Working Families Party Sees Strength in Preliminary Primary Results
By Jason Taylor
(WXIR-Rochester) Local candidates for state legislature endorsed by New York’s Working Families Party saw strong results from Tuesday’s primary. Five of the candidates backed by the Working Families Party and Citizen Action are currently leading in their primaries against other Democratic candidates. Two other similarly endorsed candidates were unopposed during the primary and will likely face off against a Republican opponent in the November general election.
The five primary candidates are Sarah Clark (Assembly District 136), Demond Meeks (Assembly District 137), Harry Bronson (Assembly District 138), Jeremy Cooney (State Senate District 56), and Kim Smith (State Senate District 61). The two candidates already slated for the general election are Jennifer Lunsford (Assembly District 135) and Samra Brouk (State Senate District 55).
At a press conference Thursday, Working Families Party Deputy Elections Director Rynn Reed congratulated the candidates. “While ballots are still being counted and results are subject to change, we already know that these candidates’ leads are part of a greater trend throughout New York State and the rest of the country. New Yorkers are hungry for new voices and for change. They’ve told us at the ballot box that they want candidates who are unafraid to say that our criminal justice system is racist, unafraid to say that housing is a human right, and unafraid to say that lack of free healthcare is not just an inconvenience but a crisis.”
The results are still preliminary because the Board of Elections has yet to count the large number of mail-in ballots received this year. Yet the promising early results for Working Families Party candidates mirrors other promising results for progressive candidates elsewhere in the state. Since 2016 in particular, the Democratic party has experienced a noticeable split between more moderate, establishment candidates and more progressive newcomers. This split has been based on both ideology and diversity.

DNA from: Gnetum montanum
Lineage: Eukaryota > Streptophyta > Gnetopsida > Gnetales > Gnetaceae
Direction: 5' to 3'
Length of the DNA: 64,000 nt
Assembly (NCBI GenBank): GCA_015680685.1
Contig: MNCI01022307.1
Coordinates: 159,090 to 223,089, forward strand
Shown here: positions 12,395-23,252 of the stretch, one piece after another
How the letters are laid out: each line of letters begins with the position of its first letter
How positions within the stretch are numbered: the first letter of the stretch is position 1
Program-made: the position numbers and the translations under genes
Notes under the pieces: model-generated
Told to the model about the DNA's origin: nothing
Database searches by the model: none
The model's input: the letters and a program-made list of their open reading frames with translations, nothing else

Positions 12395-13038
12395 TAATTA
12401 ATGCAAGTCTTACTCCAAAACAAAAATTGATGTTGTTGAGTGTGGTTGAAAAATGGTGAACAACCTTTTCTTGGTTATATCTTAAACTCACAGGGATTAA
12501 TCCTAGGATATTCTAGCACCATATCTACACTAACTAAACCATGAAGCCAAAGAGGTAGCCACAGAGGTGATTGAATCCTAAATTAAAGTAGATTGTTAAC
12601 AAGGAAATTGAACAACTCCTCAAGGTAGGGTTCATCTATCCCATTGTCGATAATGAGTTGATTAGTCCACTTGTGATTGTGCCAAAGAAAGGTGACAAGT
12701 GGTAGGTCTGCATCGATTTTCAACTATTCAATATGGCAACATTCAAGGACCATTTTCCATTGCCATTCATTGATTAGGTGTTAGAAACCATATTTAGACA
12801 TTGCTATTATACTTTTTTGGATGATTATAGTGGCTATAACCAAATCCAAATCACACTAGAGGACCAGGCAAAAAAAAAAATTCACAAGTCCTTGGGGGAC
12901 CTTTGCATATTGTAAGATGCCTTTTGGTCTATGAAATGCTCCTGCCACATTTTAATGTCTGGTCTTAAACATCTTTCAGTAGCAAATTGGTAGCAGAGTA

During Thursday’s press conference Kim Smith noted this ideological divide: “Progressives are normally or in this day are being labeled as radical, labeled as communist. But historically we cannot forget that this country has moved because of progressives such as Susan B. Anthony, Martin Luther King Jr., [and] Frederick Douglas.”
Jeremy Cooney highlighted the diversity divide: “I couldn’t be prouder to stand with this incredible group of leaders in our community that finally reflects the diversity of this community. Whether it’s gender, whether it’s sexual orientation, whether it’s faith, whether it’s color, it doesn’t matter. This is the group that reflects Rochester.”
The Board of Elections will begin counting absentee ballots July 1st. Typically absentee ballots only make up a small percentage of the total number of votes cast in elections in New York. But this year, due to COVID-19, Governor Cuomo made them available to all voters. According to the Monroe County Board of Elections, over 77,000 absentee ballots were filed in the primary, nearly three times the number of votes cast in-person on election day. Only 4,000 people participated in early voting. By contrast only around 4,000 absentee ballots were submitted during the both the 2016 presidential and state and local primaries.
While the expansion of absentee voting offered more opportunities to vote, there were several issues throughout the voting process. Among the issues voters have already reported include sudden changes in polling places, longer than usual lines, and some poll workers failing to give out a second ballot for the multiple elections taking place.
In a statement given on the night of the primary, Republican Monroe County Election Commissioner Lisa Nicolay said, “Conducting an election is always a challenging process with many variables and moving parts. Today’s primaries and special elections were no exception.”
While early results are promising for Working Families Party-endorsed candidates, official results will not be known until July. Even if the candidates win the primary, the general election looms large on November’s horizon. The 2020 general election is anticipated to be one of the most consequential elections in recent history, with a historically unpopular and polarizing incumbent president sitting at the top of one ticket, and different energized groups of voters all clamoring for their own vision of change.